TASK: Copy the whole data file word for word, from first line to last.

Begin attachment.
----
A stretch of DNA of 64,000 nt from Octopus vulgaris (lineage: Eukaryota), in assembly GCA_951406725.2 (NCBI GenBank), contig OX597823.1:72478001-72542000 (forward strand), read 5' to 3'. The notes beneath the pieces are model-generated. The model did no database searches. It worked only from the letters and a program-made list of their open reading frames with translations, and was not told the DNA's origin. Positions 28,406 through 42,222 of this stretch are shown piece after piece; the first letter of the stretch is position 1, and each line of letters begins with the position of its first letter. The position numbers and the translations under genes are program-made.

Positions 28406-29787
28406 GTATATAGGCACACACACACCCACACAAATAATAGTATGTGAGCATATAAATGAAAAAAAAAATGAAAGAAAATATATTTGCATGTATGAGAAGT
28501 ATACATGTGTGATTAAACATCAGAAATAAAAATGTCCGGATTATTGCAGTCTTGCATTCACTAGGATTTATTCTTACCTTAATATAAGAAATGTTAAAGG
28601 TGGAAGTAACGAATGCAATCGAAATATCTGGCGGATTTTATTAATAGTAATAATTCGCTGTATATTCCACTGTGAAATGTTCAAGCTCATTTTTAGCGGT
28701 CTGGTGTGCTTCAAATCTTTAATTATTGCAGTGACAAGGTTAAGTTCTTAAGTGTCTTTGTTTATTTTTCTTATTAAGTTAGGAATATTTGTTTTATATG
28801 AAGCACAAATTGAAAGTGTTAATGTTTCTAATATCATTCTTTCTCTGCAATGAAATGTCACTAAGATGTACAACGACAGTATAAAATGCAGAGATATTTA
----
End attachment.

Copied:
A stretch of DNA of 64,000 nt from Octopus vulgaris (lineage: Eukaryota), in assembly GCA_951406725.2 (NCBI GenBank), contig OX597823.1:72478001-72542000 (forward strand), read 5' to 3'. The notes beneath the pieces are model-generated. The model did no database searches. It worked only from the letters and a program-made list of their open reading frames with translations, and was not told the DNA's origin. Positions 28,406 through 42,222 of this stretch are shown piece after piece; the first letter of the stretch is position 1, and each line of letters begins with the position of its first letter. The position numbers and the translations under genes are program-made.

Positions 28406-29787
28406 GTATATAGGCACACACACACCCACACAAATAATAGTATGTGAGCATATAAATGAAAAAAAAAATGAAAGAAAATATATTTGCATGTATGAGAAGT
28501 ATACATGTGTGATTAAACATCAGAAATAAAAATGTCCGGATTATTGCAGTCTTGCATTCACTAGGATTTATTCTTACCTTAATATAAGAAATGTTAAAGG
28601 TGGAAGTAACGAATGCAATCGAAATATCTGGCGGATTTTATTAATAGTAATAATTCGCTGTATATTCCACTGTGAAATGTTCAAGCTCATTTTTAGCGGT
28701 CTGGTGTGCTTCAAATCTTTAATTATTGCAGTGACAAGGTTAAGTTCTTAAGTGTCTTTGTTTATTTTTCTTATTAAGTTAGGAATATTTGTTTTATATG
28801 AAGCACAAATTGAAAGTGTTAATGTTTCTAATATCATTCTTTCTCTGCAATGAAATGTCACTAAGATGTACAACGACAGTATAAAATGCAGAGATATTTA